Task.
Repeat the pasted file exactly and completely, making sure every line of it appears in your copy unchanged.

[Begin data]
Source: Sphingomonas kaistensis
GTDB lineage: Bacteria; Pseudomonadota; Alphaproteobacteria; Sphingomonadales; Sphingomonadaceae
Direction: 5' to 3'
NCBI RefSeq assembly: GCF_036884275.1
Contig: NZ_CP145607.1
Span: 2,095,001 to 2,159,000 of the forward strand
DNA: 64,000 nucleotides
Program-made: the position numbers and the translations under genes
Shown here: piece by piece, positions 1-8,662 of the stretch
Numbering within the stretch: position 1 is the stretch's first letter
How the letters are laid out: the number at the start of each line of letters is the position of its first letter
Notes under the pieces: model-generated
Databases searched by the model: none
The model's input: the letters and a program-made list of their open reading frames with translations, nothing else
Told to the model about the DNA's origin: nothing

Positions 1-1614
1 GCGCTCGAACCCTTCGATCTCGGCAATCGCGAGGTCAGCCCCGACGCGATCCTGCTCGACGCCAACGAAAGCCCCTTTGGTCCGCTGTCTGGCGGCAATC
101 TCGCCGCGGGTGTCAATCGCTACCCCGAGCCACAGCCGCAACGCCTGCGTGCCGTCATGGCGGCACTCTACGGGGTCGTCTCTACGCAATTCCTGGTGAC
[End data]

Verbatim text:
Source: Sphingomonas kaistensis
GTDB lineage: Bacteria; Pseudomonadota; Alphaproteobacteria; Sphingomonadales; Sphingomonadaceae
Direction: 5' to 3'
NCBI RefSeq assembly: GCF_036884275.1
Contig: NZ_CP145607.1
Span: 2,095,001 to 2,159,000 of the forward strand
DNA: 64,000 nucleotides
Program-made: the position numbers and the translations under genes
Shown here: piece by piece, positions 1-8,662 of the stretch
Numbering within the stretch: position 1 is the stretch's first letter
How the letters are laid out: the number at the start of each line of letters is the position of its first letter
Notes under the pieces: model-generated
Databases searched by the model: none
The model's input: the letters and a program-made list of their open reading frames with translations, nothing else
Told to the model about the DNA's origin: nothing

Positions 1-1614
1 GCGCTCGAACCCTTCGATCTCGGCAATCGCGAGGTCAGCCCCGACGCGATCCTGCTCGACGCCAACGAAAGCCCCTTTGGTCCGCTGTCTGGCGGCAATC
101 TCGCCGCGGGTGTCAATCGCTACCCCGAGCCACAGCCGCAACGCCTGCGTGCCGTCATGGCGGCACTCTACGGGGTCGTCTCTACGCAATTCCTGGTGAC